The WTA will charge into 2021 with a new logo and the hope of making a fresh start after the COVID-19 disaster that was the virus-shortened 2020 season.

With the worldwide pandemic still not under control, the hard-hit women’s sanctioning body had little choice but to wipe the slate clean in hopes of getting its Tour back into some kind of synch,

The renovation of the organisation’s outreach to fans includes a fresh logo and a rebrand of tournament levels which was revealed last month.

The 250, 500 and 1,000-level designations will jibe with the ATP system, bringing clarity to a cluttered international tournament landscape.   

The marketing-speak “corporate identity rollout” should be up and running for the start of the 2021 season – even if no concrete start date for the delayed Australian Open has been officially announced.

A WTA release said the initiative will redefine “the organization’s strength as a collective unit of inspiring athletes and tournaments. 

“The launch also reveals a new ‘WTA For The Game’ campaign that highlights the driving forces of the sport, aimed at creating deeper fan connections. 

https://www.wtatennis.com/videos/1922115/wta-for-the-game

“The rebranding, which includes the WTA’s first logo redesign in 10 years, coincides with the announcement of a simplified numerical naming system for WTA tournaments.”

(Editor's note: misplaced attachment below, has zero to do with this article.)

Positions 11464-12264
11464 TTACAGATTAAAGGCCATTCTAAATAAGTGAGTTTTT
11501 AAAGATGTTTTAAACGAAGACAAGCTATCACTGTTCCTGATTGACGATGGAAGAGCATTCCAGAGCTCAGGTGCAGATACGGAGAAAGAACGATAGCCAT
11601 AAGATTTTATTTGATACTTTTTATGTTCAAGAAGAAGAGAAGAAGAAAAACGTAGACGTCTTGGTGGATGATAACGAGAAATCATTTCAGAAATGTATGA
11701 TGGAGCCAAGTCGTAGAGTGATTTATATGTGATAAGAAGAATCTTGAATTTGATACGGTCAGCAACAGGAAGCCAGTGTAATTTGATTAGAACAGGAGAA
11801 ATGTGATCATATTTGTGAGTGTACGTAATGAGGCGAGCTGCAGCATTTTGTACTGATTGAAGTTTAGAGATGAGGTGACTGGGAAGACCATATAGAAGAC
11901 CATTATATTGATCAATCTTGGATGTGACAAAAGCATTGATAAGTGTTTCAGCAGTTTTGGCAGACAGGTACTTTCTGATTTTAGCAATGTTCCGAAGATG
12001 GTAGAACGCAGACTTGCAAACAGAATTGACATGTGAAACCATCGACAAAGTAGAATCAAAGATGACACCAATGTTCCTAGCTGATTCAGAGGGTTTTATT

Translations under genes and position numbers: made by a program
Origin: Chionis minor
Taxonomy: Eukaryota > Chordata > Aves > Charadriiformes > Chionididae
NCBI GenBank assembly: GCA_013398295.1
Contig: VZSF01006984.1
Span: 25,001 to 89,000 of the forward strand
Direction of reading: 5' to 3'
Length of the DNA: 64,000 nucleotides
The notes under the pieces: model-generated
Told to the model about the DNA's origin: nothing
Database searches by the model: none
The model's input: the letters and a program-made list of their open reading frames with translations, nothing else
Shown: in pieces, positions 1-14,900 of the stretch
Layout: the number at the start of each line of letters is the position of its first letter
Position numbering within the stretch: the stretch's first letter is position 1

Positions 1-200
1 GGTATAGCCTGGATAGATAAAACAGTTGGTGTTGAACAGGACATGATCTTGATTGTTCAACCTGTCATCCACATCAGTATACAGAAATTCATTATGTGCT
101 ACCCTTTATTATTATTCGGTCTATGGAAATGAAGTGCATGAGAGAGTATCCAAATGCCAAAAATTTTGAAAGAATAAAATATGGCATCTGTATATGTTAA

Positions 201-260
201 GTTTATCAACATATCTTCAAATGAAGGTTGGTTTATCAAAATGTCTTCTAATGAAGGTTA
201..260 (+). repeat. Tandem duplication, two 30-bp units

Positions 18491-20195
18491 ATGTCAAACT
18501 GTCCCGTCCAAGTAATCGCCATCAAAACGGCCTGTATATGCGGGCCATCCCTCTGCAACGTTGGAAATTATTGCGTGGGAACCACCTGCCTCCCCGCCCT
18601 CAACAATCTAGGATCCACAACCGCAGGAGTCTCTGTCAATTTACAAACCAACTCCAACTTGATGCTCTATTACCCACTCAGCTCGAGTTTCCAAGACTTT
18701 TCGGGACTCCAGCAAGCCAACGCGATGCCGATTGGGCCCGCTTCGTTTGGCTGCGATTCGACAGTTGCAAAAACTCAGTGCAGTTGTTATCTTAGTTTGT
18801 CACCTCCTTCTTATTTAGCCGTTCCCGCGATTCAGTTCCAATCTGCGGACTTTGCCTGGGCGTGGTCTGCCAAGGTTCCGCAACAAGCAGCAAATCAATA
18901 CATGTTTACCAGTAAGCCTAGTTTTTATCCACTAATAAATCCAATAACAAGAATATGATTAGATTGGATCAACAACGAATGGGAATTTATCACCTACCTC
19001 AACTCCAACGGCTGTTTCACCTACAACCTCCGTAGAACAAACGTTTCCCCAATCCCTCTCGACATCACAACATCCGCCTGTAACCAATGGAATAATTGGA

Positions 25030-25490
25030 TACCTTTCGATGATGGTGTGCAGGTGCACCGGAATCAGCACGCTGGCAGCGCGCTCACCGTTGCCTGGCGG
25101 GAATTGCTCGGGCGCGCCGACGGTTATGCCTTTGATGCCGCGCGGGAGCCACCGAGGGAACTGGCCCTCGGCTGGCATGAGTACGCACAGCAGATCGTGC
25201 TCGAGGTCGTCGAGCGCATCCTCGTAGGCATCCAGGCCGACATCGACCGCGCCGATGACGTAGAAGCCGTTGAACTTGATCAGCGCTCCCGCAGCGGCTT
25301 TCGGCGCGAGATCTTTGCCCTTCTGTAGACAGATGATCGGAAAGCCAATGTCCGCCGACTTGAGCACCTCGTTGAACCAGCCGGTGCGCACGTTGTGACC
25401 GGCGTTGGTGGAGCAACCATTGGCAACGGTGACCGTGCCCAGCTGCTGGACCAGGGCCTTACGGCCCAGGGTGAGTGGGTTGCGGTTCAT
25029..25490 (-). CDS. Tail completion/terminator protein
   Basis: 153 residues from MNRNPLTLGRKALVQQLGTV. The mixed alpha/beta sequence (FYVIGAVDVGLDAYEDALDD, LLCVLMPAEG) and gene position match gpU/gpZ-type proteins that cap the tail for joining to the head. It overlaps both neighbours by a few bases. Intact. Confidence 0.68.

The re-fit is careful to pay homage to the 1973 founders of the organisation, headed by Billie Jean King. 

“Nearly 50 years later, tennis is the leading global sport for women highlighted by some of the most recognizable names in all of sports, with 32 countries and regions represented in the Top 100 of the WTA Rankings,” the organisation said.

In addition to a full-on marketing campaign, the tournament nomenclature repair work stands as the most significant change, with event levels based upon ranking points awarded to the winner.

“Fans really respond to the unified approach which tennis is uniquely able to provide,” WTA president Licky Lawler said. 

“We see it with ticket sales at combined women’s and men’s tournaments, and viewership on shared broadcast platforms.

“Adopting this streamlined tournament naming system is 100 per cent about making it easier for WTA fans, corporate partners and the media to engage and follow our sport.”

The ‘WTA For The Game’ campaign will feature 30 and 60-second commercial spots as well as social media influencer stories that will be broadcast, published and posted across WTA player, tournament and affiliate channels, the WTA added.

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